By Thomas Carrozzier

It has been a long wait for Italian soccer fans. Twenty years have passed since the last time Italy has had the privilege of lifting the most prestigious trophy of all: the World Cup. This, along with the significant amount of confidence that Italians retain in this year’s team, puts a great deal of pressure on the 23 players selected to represent their nation in the 2002 World Cup.

Fear of success could very well pose a threat to Italy’s plans in the event. However, if that obstacle can be overcome with the professionalism of players that rank among the best in the world, then Italy’s chances increase substantially.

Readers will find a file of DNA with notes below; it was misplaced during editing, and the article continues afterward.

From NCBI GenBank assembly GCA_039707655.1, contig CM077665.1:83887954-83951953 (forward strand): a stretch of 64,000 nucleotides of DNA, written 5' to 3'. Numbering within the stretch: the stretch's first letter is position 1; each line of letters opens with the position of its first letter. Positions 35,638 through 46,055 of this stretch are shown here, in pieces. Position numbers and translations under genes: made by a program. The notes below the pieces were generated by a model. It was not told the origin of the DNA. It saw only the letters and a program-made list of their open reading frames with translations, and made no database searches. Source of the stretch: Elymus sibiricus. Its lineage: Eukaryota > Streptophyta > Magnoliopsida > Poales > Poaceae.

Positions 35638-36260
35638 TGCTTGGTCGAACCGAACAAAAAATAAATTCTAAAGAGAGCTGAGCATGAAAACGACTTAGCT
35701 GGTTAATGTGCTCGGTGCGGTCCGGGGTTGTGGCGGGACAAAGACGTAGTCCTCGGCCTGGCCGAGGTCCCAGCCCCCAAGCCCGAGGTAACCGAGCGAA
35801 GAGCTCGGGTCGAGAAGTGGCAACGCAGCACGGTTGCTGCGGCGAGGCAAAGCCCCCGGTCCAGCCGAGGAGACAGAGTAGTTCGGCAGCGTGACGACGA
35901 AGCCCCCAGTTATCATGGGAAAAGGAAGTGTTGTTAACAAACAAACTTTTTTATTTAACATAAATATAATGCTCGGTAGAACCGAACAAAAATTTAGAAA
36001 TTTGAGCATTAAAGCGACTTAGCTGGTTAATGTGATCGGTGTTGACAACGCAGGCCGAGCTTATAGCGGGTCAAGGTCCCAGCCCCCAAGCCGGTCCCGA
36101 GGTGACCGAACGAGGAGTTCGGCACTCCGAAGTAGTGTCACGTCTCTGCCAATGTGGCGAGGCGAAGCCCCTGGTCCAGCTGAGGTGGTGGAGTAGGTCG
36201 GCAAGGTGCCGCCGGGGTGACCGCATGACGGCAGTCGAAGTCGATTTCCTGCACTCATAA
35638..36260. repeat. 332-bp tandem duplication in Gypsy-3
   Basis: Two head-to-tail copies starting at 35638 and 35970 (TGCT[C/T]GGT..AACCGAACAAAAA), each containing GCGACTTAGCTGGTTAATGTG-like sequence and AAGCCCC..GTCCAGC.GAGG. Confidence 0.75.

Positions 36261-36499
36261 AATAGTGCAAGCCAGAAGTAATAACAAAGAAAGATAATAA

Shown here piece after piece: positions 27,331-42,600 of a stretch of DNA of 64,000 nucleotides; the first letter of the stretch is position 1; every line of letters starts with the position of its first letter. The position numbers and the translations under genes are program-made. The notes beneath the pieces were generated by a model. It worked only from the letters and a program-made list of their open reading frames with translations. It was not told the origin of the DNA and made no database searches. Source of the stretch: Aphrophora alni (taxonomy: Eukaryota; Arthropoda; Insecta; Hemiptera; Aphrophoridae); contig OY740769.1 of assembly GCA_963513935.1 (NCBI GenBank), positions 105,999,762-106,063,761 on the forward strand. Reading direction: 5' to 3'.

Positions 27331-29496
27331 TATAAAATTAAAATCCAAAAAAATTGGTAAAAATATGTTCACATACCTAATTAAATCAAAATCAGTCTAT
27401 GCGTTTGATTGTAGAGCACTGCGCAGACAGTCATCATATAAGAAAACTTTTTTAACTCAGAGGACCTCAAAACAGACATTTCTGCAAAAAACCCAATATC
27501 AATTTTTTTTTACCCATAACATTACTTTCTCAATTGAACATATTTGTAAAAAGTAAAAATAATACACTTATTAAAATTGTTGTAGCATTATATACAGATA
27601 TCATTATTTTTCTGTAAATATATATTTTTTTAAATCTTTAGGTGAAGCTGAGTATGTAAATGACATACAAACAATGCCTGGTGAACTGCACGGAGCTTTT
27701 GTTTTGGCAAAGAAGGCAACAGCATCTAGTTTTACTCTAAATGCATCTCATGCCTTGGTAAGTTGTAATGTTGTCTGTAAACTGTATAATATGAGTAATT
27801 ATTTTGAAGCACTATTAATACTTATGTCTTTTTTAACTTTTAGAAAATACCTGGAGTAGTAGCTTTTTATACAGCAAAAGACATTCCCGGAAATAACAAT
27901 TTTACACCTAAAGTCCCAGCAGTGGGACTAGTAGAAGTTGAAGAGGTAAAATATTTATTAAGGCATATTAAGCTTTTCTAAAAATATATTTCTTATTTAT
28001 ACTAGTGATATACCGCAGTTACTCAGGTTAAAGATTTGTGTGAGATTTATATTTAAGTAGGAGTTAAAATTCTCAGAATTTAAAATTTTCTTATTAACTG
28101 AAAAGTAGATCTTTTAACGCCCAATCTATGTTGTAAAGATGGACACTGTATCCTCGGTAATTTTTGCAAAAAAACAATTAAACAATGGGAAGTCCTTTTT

Noteworthy is the fact that the azzurri were drawn into an easier group compared with other favored teams. Croatia is strong, but Ecuador and Mexico are not exactly considered the cream of the crop of world football. These latter teams are also used to playing home games at altitudes of about 7,000 feet, and their game will undoubtedly suffer in Japanese stadiums located at sea level.

As always Italy’s main strength is defence, and a strong backbone will ensure, that phenomenal goal scorers such as Christian Vieri and Vincenzo Montella will be able to concentrate on what they do best, without having to come back. The key in Italy’s game is Francesco Totti, the classic number ten, who can cut the field with precise passes, and who can cause havoc in any defence with his creativity and flair.

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